The Mandarin Oriental, Jakarta recently welcomed Raymond Rjaily as new Executive Chef. Originally from Lebanon, Chef Raymond brings with him more than 17 years of experience in the culinary world.

Raymond Rjaily as new Executive Chef of The Mandarin Oriental Jakarta.
Photo by Basuki Nugroho/NOW!JAKARTA

His first post outside Lebanon took him to Doha, Dubai and Abu Dhabi.

In 2010 he joined the Mandarin Oriental Group – and he has stayed with them since, first in Kuala Lumpur, Malaysia, then in Pudong, China and Bangkok, Thailand before moving on to Jakarta earlier this year. It is not the first time Chef Raymond has set foot in Indonesia, as he had visited the city previously   for food promotions.

At the Mandarin Oriental, Jakarta, Chef Raymond is in charge of the hotel’s three main dining venues, namely the all-day-dining restaurant Cinnamon, Chinese fine dining restaurant Li Feng and the popular French restaurant, Lyon. He also oversees the hotel’s signature The Mandarin Cake Shop, poolside bar Azure, in-room dining and banquets.

Chef Raymond spoke to NOW! Jakarta about his new position, his fondness for Indonesian cuisine and where we can find him when he’s not in one of the restaurants or the kitchens of the hotel.

Is it hard to move to a different place so often, or is it one of the parts that you enjoy about being a chef?
I actually quite enjoy it. You have to be able to adapt fast to your new surroundings. Even though I have spent the last couple of years in Asia, every country is unique. Once we get used to the changes, it becomes a very pleasant experience. You learn about new cultures and meet many different people.

What is your impression of Jakarta so far?
Indonesia has a lot to offer. It is a big and rich country, and I think it needs to be showcased to the world, not only in terms of its food, but also when it comes to its abundance of nature and culture.

Do you have a favourite Indonesian dish?
I like classic and traditional Indonesian food, like rendang. I enjoy eating it in different styles. I also enjoy Manadonese food, it’s spicy and very rich in flavour. I like the mix of spices and herbs they use when preparing the dishes, especially for fish and seafood.

What are your daily tasks and responsibilities as Executive Chef at the Mandarin Oriental, Jakarta?
My day starts early in the morning with breakfast, and it is one of the most important meals for us and the hotel. Since we are located in city centre, we have a lot of business clients who come here for a good and efficient breakfast. Once the breakfast hours are over, I make a tour through the kitchens and later on check emails, approve orders, catch up on requests – it can be quite some hours sitting in my office in between. And before you know it, we are already getting ready for lunch. During lunch time,
I like to be on the floor as much as possible. The afternoons are usually reserved for meetings – and of course, prepping for the evening and the next day. Sometimes, we host special events and banquets, which I have to prepare as well.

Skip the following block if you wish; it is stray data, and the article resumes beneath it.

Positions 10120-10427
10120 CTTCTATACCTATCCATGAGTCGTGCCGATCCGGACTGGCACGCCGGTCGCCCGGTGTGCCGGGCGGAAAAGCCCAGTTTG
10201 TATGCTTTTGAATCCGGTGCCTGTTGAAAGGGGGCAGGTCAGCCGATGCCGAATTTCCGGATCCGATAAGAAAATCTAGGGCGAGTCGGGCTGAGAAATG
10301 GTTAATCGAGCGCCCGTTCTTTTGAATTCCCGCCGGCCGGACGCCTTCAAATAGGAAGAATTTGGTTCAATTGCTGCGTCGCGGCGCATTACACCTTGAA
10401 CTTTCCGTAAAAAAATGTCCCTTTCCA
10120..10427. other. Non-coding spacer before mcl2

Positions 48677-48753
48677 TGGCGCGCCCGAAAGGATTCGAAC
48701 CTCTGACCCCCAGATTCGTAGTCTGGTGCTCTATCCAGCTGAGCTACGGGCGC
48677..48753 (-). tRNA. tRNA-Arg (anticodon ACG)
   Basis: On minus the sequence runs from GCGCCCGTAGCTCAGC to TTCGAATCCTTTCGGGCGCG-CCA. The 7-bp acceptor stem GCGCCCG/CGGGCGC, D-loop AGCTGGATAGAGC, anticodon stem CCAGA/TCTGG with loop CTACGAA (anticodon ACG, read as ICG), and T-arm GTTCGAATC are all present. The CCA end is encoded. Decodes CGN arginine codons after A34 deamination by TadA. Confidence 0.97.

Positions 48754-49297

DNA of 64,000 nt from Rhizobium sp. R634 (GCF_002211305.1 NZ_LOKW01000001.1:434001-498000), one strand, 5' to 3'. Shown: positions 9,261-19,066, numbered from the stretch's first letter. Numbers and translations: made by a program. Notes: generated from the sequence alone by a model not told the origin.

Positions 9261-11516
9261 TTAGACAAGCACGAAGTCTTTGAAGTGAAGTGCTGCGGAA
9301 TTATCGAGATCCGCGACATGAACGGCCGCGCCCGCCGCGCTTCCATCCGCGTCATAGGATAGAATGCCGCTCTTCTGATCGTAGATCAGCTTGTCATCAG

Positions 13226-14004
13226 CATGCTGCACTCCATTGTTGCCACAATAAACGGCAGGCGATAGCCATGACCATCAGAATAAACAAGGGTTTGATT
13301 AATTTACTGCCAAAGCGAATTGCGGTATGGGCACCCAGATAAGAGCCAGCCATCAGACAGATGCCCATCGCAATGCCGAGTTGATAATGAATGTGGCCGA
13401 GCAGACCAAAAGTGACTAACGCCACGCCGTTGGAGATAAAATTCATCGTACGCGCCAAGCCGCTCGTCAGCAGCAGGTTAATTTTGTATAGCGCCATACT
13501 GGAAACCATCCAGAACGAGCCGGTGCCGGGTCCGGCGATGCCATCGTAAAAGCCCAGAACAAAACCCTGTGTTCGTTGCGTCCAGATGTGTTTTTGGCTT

90 percent of the chefs who are at this level don’t do much cooking anymore, including myself. It is more about managing and guiding my team, creating and realizing new ideas. I liaise with a lot of other departments too. Once in a while, I still cook, but not very often anymore.

Do you miss it?
Yes, of course. At the end of the day, we are cooks. It is important that we always find the right balance for us, because it is quite easy to get dragged away and lost in daily operations. I do miss cooking a lot, but I can always find my way back to the kitchen.

Are you also in charge of creating new dishes and menus here at the hotel?
Yes, I take care of that as well. Since I am still new here, we will do everything step by step. My next project is to update the menu at Lyon, our French restaurant. We are planning to give it a Bistro and Patisserie style.

You have been with the Mandarin Oriental Hotel Group since 2010. What do you think makes it special?
It is among the best that the hotel world has to offer, especially when it comes to F&B. I was lucky because I was involved in many interesting projects during my time with the group, and there is always something exciting coming up. Compared to others, it is still a relatively small company, but it is growing fast, and I enjoy taking up the new challenges that they offer me on a regular basis.

I always imagine that professional chefs whip up the best dishes at home. Is that actually the way it is, or do you actually prefer not to touch a spatula and frying pan at the end of the day?
To be honest with you, my wife hates it when I cook [laughs]. I tend to make a mess, and she has to clean up after me. So we prefer to just prepare something easy, like cold cuts and cheese. Depending on our mood, we also try some Indonesian dishes, but we don’t go overboard with cooking at home.

What are your specialties as a Chef?
Since I come from Lebanon, I grew up and fell in love with the Mediterranean Cuisine and it has stayed with me since. Mediterranean food offers a lot of different options and varieties, from Lebanese to Spanish and Greek to Turkish.
It still remains close to my heart.

What do you do in your free time?
I simply spend it with my wife and my daughter. Since my job keeps me very busy, I don’t get to see them as often as I would like, especially my daughter. She is almost three years old now, and in my free time, it’s all about quality time with the family.

Katrin Figge

Katrin Figge

Katrin Figge is a previous editor of NOW! Jakarta. An experienced writer and avid bookworm.